dance and shows for children. “We are aware that there are lots of academics in Cambridge, but it’s our responsibility to try to appeal to everyone who lives in the region, regardless of what they do and what kind of theatre they enjoy,” explains Caitlin. “People associate Cambridge with the University, but the Arts Theatre is for everyone who lives here. “Ever since the beginning of its life, the theatre has been a receiving house, which means that theatre and production companies on tour around the UK and the rest of the world will come to us, most often on a week’s run, which is Monday to Saturday. “We present dramas, comedies, musicals, a bit of everything really. We have around 40 weeks of theatre planned into each year. It’s a lot about having good relationships with companies and touring venues, and picking a range of work that the people of Cambridge will love, a mix of commercial and artistic productions to give our audiences as much variety as possible. The theatre ’ s long-term aim is to continue producing our own work; our recent in-house productions include La Strada, The Real


M A Y 2 0 1 9

C A M B S E D I T I O N . C O . U K


Thing starring Laurence Fox and 84 Charing Cross starring Stefanie Powers.” A big focus of the Arts Theatre’s programming is shows for children and families. It has had lots of excellent adaptations of well-known children’s books, including several by David Walliams, for example. Coming up in July there is a production of We’re Going on a Bear Hunt , which is adapted from the wonderful Michael Rosen book and, in October, Tom Gates Live on Stage, which is based on the books by Liz Pichon. “Of course for families, the biggest show of the year is our annual pantomime,” says Caitlin. “We produce our own show and do everything from picking the director and the writer, to casting the show and doing the lighting and costumes. It’s an entirely home- grown Cambridge production and it’s something we’re very proud of. It’s become a really important part of a Cambridge Christmas.” The title of this year’s Arts Theatre panto is still a closely guarded secret, but plans are already underway, and auditions for the 20 ‘panto babes’ from local Cambridgeshire schools are taking place

“It ʼ s our responsibility to try to appeal to everyone who lives in the region”

in September and open to children aged between nine and 13. The Arts Theatre underwent a major refurbishment in 2013 that involved changing the main entrance, which is now in St Edward’s Passage, and a reworking of the foyer and the theatre’s bars. Theatre goers can also now take advantage of pre-theatre buffet boxes that change every season and are proving really popular, offering the chance to grab a bite to eat before settling down to enjoy an evening’s entertainment. With its proud history and determination to look to the future and evolve, it seems certain

that Cambridge Arts Theatre will remain a central part of life in Cambridge for many years to come. l Cambridge Arts Theatre | 6 St Edward’s Passage | Cambridge CB2 3PJ | 01223 503333 |


C A M B S E D I T I O N . C O . U K

M A Y 2 0 1 9



S ee the past brought to life next month at Wimpole History Estate. Taking place from 20 to 23 June, the event is seeing in its third year with its most ambitious outing yet, adding a second marquee and serving up a huge line-up of high-profile historians, authors, journalists, broadcasters and more, as well as interactive fun including sword and archery workshops. A fun and enlightening event with something for all ages, speakers include TV historian Lucy Worsley, who’s guided us through everything from 17th-century childbirth to Tudor wardrobes on our screens, will this time be deep diving into the long reign of Queen Victoria: one of the most exceptional eras in British history. Showing a softer side to the famously fearsome monarch, Lucy will explore how Victoria’s profound grief at the loss of her husband Albert shaped her decades in power. Also offering an intimate portrait of a towering figure in British history is Andrew Roberts, who’s at the festival to discuss his much-praised biography of Winston Churchill. Looking beyond the plume of cigar smoke and stirring speeches, he draws on fresh material to give some surprising insights on Churchill’s friendships, and his deeply sentimental streak. Joining him in a trip back to wartime London is Edward Stourton, who takes a lively look at BBC radio’s role in the second world war. In an age before the internet, the wireless was the lifeline of communication on updates from the frontline – find out how ‘Auntie Beeb’ shaped this defining moment in history. Also making an appearance is the inimitable Melvyn Bragg: straight-talking intellectual, author and erstwhile House Festival, a weekend-long feast of talks and activities at the Wimpole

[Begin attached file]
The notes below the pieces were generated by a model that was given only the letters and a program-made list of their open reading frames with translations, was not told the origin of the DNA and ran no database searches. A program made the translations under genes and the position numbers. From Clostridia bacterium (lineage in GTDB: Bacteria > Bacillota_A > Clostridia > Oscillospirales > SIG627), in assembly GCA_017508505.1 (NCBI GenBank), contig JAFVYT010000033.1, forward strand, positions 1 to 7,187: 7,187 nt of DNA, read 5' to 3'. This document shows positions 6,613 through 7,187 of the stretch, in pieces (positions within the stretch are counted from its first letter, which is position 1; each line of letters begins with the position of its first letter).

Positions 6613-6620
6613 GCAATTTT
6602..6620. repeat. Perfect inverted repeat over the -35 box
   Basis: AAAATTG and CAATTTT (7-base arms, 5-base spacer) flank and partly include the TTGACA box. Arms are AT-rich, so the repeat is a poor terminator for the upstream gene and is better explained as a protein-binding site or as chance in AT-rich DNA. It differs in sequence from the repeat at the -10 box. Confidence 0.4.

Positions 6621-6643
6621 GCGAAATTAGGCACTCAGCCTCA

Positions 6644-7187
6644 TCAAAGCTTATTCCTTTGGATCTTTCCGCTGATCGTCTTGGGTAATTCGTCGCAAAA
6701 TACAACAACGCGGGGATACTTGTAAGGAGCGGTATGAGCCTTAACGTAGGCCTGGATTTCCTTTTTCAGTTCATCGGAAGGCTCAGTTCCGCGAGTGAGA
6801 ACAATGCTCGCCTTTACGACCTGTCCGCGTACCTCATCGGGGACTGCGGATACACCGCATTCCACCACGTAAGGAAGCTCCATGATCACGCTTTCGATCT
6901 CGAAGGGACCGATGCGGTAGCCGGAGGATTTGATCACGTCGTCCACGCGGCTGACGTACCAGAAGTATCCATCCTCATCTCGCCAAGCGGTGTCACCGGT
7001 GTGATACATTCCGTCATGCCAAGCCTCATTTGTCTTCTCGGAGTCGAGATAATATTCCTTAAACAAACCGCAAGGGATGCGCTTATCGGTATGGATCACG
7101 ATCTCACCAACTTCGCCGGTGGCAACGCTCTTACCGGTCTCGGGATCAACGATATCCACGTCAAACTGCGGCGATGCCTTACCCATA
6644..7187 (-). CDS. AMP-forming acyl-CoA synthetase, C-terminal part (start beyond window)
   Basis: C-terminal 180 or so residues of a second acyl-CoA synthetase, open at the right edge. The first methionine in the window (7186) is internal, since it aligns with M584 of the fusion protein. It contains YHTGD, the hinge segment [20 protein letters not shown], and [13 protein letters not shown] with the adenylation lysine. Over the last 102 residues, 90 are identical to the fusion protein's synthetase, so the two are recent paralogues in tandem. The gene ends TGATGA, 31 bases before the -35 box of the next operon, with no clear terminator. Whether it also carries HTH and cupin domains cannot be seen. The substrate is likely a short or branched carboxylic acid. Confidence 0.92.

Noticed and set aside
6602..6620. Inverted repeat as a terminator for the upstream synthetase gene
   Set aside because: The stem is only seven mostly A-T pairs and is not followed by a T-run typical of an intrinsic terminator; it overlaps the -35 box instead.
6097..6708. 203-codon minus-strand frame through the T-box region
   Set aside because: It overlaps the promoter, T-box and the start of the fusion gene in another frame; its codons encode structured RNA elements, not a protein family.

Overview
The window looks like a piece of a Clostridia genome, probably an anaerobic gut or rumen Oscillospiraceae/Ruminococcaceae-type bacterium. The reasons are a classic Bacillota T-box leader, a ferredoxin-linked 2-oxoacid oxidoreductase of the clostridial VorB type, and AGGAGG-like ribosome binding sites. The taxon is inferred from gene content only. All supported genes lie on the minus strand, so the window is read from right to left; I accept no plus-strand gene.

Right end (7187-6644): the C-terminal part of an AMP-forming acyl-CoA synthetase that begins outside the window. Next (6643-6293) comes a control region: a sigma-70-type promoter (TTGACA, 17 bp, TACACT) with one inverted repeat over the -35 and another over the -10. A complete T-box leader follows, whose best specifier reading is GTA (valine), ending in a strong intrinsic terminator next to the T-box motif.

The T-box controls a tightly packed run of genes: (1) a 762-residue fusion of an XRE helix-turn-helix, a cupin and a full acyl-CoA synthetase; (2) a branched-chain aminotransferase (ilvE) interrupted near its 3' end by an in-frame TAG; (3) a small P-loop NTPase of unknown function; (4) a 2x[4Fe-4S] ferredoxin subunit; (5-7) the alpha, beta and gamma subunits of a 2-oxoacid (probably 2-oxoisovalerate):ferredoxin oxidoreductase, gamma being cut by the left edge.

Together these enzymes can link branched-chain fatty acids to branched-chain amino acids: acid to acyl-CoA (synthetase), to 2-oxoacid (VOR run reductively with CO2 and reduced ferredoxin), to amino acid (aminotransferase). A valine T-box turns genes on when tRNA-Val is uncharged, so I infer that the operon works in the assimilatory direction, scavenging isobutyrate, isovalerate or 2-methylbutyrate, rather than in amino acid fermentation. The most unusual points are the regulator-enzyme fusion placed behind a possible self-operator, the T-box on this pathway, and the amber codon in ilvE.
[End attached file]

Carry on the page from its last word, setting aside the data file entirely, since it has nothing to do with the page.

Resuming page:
of Lords peer. He’ll be discussing his latest novel Heloise and Abelard , a captivating retelling of the story of the relationship between Heloise d’Argenteuil and Peter Abelard, an infamous love affair that rocked 12th-century France. Michael Morpurgo, author of well-loved books including War Horse , stops by to provide a slice of music and storytelling in The Mozart Question on the 22nd. Featuring a live string quartet, the performance explores the story of Paolo Levi, a world-famous violinist, and that of his parents; Jewish prisoners surviving by playing music in a concentration camp. Sensitively told and with stunning excerpts of the music of Mozart, Bach and Vivaldi, it’s suitable for ages eight years and up. Another highlight is sure to be BAFTA winning television writer, producer and

Images Festival favourites Lucy Worsley, historian and curator of the Royal Palaces, and children’s author Philip Ardagh will be making welcome returns to Wimpole for 2019


M A Y 2 0 1 9

C A M B S E D I T I O N . C O . U K